THE Tories were accused of “running scared” of the Scottish people last night, after David Mundell and Ruth Davidson refused to set out an “arbitrary” timetable of when the UK Government might allow Scots to hold a vote on independence.
Theresa May’s two main representatives north of the Border held a press conference just an hour-and-a-half after the Prime Minister politely declined Nicola Sturgeon’s kind offer of a second referendum.
In her statement, May had said, simply: “I say to the SNP: now is not the time.”
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Mundell and Davidson refused to be drawn on when the right time might be, only saying that it should be at some point in the distant future, after Brexit, after any transitional deal, once powers have been repatriated from Brussels to Westminster and then to Holyrood.
In effect, the two Tories were saying the next independence referendum should take place when Scots have had a chance to see what Brexit is like, like getting the first month free in a Netflix subscription.
“We’re not getting bogged down in arbitrary dates or somehow constructing a shadow referendum campaign that could go on for years,” Mundell said.
“What we’re saying is that a specific proposal has been brought forward suggesting asking people to choose Scotland’s constitutional future at a time when people in Scotland could not make a fair assessment of alternatives. That request is being declined.”
Davidson added: “We reject conclusively the timetable for a referendum set out by the Scottish Government.
“For a key reason – because it is unfair to Scottish voters. We have just come through a referendum campaign when a key complaint among many people was that they did not have the necessary information to help them make an informed decision. If we were to keep to the First Minister’s timetable, this is exactly what would happen in Scotland, too. On the most important political decision a country can make, we would be voting blind.
“If the SNP insists on pressing ahead, we will argue that a referendum cannot happen when the Scottish people have not been given the opportunity to see how our new relationship with the European Union is working. And until there is clarity over the alternative.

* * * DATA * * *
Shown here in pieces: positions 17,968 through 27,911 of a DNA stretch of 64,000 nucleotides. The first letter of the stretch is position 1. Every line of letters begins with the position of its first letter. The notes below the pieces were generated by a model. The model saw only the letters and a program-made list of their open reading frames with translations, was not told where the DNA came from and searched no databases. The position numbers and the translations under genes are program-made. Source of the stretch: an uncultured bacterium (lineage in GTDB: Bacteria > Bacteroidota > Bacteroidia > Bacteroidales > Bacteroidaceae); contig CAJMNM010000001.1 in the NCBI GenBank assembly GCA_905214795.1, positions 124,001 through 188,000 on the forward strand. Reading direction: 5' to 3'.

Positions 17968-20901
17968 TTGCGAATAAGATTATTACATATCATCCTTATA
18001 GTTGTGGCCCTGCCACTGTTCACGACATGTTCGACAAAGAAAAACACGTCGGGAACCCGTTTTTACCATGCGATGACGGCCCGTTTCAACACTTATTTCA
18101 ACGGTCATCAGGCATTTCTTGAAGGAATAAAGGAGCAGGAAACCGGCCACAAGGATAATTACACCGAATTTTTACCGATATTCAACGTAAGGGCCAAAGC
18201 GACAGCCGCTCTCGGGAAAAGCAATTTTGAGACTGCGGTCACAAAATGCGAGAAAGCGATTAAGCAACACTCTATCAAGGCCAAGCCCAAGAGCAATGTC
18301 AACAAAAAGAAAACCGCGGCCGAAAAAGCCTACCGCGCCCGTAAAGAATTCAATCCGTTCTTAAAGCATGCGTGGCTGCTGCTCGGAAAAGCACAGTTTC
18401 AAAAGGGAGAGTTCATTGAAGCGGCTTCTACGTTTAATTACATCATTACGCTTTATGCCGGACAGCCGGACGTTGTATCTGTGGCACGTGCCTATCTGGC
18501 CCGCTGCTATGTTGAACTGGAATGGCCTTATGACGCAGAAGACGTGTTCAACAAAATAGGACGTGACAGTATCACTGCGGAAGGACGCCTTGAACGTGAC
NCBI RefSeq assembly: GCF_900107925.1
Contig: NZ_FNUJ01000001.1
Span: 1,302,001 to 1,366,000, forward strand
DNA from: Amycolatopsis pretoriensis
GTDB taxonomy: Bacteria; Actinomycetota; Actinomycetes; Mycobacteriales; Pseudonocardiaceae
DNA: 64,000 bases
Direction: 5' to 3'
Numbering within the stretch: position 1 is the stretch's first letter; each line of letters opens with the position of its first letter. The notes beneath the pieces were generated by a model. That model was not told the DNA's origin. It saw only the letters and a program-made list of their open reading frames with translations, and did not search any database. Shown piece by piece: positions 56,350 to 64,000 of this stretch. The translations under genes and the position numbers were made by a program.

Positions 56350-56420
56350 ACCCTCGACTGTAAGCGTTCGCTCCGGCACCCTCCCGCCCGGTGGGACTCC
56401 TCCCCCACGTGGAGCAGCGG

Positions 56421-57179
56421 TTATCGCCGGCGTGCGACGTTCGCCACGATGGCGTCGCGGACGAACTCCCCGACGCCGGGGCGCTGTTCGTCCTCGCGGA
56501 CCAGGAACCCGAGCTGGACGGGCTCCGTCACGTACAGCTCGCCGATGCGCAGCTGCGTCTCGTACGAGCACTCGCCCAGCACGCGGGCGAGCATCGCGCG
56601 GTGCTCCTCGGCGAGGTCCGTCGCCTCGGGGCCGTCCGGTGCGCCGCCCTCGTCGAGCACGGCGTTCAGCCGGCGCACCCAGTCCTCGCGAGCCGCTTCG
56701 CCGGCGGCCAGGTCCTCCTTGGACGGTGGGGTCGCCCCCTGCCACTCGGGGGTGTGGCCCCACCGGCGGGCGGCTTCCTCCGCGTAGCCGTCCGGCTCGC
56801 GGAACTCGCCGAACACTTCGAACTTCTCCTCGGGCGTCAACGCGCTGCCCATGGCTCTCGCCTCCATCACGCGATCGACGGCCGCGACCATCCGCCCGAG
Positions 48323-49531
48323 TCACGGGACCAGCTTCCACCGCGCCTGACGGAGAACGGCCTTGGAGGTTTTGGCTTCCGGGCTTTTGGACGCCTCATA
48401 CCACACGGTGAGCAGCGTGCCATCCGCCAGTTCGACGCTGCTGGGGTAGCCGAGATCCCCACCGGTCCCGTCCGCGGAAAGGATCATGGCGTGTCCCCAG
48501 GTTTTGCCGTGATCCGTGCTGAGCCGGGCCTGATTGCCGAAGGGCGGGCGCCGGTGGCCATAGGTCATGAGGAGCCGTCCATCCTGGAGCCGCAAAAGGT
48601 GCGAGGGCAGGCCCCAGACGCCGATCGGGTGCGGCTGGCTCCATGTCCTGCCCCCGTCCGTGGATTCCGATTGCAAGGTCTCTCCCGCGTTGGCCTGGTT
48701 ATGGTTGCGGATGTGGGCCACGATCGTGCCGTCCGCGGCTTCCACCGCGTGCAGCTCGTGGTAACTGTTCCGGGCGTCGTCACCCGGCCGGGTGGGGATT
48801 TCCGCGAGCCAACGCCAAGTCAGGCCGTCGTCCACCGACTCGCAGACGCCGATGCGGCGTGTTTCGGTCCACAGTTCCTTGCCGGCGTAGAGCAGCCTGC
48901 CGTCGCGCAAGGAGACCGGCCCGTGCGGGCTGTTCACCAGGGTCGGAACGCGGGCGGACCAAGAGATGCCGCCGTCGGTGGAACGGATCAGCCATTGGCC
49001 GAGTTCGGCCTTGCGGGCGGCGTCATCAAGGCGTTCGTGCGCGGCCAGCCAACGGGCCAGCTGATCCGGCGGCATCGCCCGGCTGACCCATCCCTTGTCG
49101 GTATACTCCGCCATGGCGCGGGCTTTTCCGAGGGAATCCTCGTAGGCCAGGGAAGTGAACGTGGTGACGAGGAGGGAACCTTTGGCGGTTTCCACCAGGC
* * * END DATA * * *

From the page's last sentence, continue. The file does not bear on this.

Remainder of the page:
“And we will maintain that it should not take place when there is no clear public or political consent for it to happen.”
Around eight months ago, Davidson had told the BBC’s Sunday Politics Scotland that “constitutionally the UK Government shouldn’t block [a referendum], no”.
Asked what had changed, she replied: “The UK Government is rejecting the request based on the criteria that were met at the last election not being met now.”
The Prime Minister’s official spokesperson later suggested the debate and vote in Holyrood next Tuesday and Wednesday be put off.
The SNP disagreed.
But Scottish Labour leader Kezia Dugdale said: “There absolutely should not be another independence referendum until after Brexit. People cannot be asked to make a decision about the future of our 300-year old Union in the dark.
“If after Brexit we have that clarity and the people of Scotland want a referendum on leaving the UK, then it isn’t the job of the UK Government to stand in the way of that.”
Scottish Liberal Democrat leader Willie Rennie said: “Scottish Liberal Democrats are opposed to a divisive second referendum. It is not the right time, there is not public demand for one, and there is not a proper mandate for one.”
But Scottish Green MSP Ross Greer said: ‘’Today’s comments underline the contemptuous attitude the Tories have toward Scotland.’’ SNP Depute Leader Angus Robertson is expected to say that the Tories are running scared of the people’s choice as he opens the SNP Spring Conference in Aberdeen today. Robertson, who is also the party’s Westminster leader, will say: “Our conference will underline our party’s priorities – education, growing the economy, investing in the NHS and protecting public services.
“We will also show the trust we place in the people of Scotland.
“It is clear from the PM’s panicked response to the Scottish Government’s decision to rightly, give people in Scotland a choice over Scotland’s future, that the Tories are simply scared of the people’s choice.
“The Tories' argument is not about process, it is about their desperate desire to prevent anyone having the chance to reject the hard-right Brexit that they are so wedded to.
“The truth is it should not be for either Theresa May or the Scottish Government to decide Scotland’s future: that choice belongs to the parliament and the people of Scotland and it is one this party will never shy away from.”